HW 01 - Airbnb listings in Edinburgh

Photo by Madeleine Kohler on Unsplash Photo by Madeleine Kohler on Unsplash

Recent development in Edinburgh regarding the growth of Airbnb and its impact on the housing market means a better understanding of the Airbnb listings is needed. Using data provided by Airbnb, we can explore how Airbnb availability and prices vary by neighborhood.

The data come from the Kaggle database. It’s been modified to better serve the goals of this exploration.

Learning goals

The goal of this assignment is not to conduct a thorough analysis of Airbnb listings in Edinburgh, but instead to give you another chance to practice your workflow, data visualization, and interpretation skills.

Getting help

If you have any questions about the assignment, please post them on Piazza!

Getting started

IMPORTANT: If there is no GitHub repo created for you for this assignment, it means I didn’t have your GitHub username as of when I assigned the homework. Please let me know your GitHub username asap, and I can create your repo.

Go to the course GitHub organization and locate your HW 1 repo, which should be named hw-01-airbnb-edi-YOUR_GITHUB_USERNAME. Grab the URL of the repo, and clone it in RStudio. Refer to Lab 01 if you would like to see step-by-step instructions for cloning a repo into an RStudio project.

First, open the R Markdown document hw-01-airbnb-edi.Rmd and Knit it. Make sure it compiles without errors. The output will be in the file markdown .md file with the same name.


We’ll use the tidyverse package for this analysis, and the data is in the dsbox package. Run the following code in the Console to load these packages.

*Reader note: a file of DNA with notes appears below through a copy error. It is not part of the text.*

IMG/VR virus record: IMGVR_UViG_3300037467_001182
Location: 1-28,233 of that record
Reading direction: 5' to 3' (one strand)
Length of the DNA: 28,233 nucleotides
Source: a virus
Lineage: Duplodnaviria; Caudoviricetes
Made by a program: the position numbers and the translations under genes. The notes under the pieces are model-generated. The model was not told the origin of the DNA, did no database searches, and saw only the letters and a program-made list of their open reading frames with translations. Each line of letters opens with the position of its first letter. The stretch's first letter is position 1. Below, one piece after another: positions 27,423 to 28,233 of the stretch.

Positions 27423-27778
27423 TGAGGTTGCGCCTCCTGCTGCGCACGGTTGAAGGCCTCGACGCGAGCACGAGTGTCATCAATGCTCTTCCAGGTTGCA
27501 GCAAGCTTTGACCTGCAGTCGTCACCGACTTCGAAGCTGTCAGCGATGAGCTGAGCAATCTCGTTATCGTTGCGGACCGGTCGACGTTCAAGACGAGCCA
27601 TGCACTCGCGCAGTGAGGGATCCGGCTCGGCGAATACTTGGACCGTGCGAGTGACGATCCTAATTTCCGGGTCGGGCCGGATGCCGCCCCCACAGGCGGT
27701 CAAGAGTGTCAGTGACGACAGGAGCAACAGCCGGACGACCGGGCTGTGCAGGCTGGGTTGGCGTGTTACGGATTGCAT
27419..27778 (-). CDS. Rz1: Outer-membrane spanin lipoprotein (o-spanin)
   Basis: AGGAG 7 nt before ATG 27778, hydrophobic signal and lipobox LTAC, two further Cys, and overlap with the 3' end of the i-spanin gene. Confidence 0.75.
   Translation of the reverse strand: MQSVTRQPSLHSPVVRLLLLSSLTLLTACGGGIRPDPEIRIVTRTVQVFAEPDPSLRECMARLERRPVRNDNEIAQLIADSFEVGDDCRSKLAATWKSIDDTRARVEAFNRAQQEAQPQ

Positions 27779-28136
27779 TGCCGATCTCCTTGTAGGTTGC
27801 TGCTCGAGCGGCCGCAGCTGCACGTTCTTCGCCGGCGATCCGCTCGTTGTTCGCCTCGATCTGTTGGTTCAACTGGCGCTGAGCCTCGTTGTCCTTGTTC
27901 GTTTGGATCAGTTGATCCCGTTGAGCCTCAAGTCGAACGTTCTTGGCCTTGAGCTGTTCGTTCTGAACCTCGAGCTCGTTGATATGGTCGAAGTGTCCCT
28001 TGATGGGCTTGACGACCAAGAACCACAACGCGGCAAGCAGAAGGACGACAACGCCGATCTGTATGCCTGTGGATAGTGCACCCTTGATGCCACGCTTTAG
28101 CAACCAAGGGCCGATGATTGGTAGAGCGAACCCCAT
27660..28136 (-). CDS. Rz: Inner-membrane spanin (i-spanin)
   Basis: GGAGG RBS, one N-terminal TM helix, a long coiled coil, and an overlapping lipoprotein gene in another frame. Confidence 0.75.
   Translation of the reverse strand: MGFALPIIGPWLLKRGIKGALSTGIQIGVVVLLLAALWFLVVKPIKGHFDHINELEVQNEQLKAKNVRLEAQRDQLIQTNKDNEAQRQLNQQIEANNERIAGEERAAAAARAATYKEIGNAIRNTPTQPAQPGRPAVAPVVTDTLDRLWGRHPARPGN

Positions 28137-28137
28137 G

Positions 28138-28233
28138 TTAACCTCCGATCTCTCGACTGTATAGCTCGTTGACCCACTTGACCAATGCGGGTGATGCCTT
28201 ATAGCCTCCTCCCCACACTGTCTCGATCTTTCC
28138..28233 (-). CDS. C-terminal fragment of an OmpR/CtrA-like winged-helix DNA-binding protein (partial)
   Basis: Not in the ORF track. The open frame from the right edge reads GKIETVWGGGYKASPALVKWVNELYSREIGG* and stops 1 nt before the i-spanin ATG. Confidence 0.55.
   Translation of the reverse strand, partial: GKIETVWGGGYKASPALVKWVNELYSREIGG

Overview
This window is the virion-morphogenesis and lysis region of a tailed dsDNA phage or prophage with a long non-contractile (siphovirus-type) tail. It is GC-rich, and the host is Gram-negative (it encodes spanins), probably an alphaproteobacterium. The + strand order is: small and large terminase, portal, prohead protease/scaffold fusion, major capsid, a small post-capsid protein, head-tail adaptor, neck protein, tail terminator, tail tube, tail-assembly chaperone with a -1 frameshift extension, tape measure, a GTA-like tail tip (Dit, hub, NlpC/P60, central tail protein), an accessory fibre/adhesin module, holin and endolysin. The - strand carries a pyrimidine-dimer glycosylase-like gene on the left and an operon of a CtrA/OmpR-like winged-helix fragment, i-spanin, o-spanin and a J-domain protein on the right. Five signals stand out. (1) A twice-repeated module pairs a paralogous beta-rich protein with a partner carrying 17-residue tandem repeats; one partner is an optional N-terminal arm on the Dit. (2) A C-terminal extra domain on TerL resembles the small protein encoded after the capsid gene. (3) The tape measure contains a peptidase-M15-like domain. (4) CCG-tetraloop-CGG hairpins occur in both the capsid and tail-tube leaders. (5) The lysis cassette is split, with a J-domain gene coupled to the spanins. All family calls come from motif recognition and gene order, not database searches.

1. The dataset you’ll be using is called edibnb. Run View(edibnb) in your Console to view the data in the data viewer. What does each row in the dataset represent?

Hint: The Markdown Quick Reference sheet has an example of inline R code that might be helpful. You can access it from the Help menu in RStudio.

  1. How many observations (rows) does the dataset have? Instead of hard coding the number in your answer, use inline code.

✅ ⬆️ Now is a good time to commit and push your changes to GitHub with an appropriate commit message. Make sure to commit and push all changed files so that your Git pane is cleared up afterwards.

Each column represents a variable. We can get a list of the variables in the data frame using the names() function.

##  [1] "id"                   "price"                "neighbourhood"       
##  [4] "accommodates"         "bathrooms"            "bedrooms"            
##  [7] "beds"                 "review_scores_rating" "number_of_reviews"   
## [10] "listing_url"

You can find descriptions of each of the variables in the help file for the dataset, which you can access by running ?edibnb in your Console.

Note: The plot will give a warning about some observations with non-finite values for price being removed. Don’t worry about the warning, it simply means that 199 listings in the data didn’t have prices available, so they can’t be plotted.

  1. Create a faceted histogram where each facet represents a neighborhood and displays the distribution of Airbnb prices in that neighborhood. Sample code is provided below, but you will need to fill in the blanks.
ggplot(data = ___, mapping = aes(x = ___)) +
  geom_histogram(binwidth = ___) +

Let’s deconstruct this code:

✅ ⬆️ Commit and push your changes again.

  1. Create a similar visualization, this time showing the distribution of review scores (review_scores_rating) across neighborhoods. In your answer, include a brief interpretation of how Airbnb guests rate properties in general and how the neighborhoods compare to each other in terms of their ratings.

✅ ⬆️ Commit and push your changes again.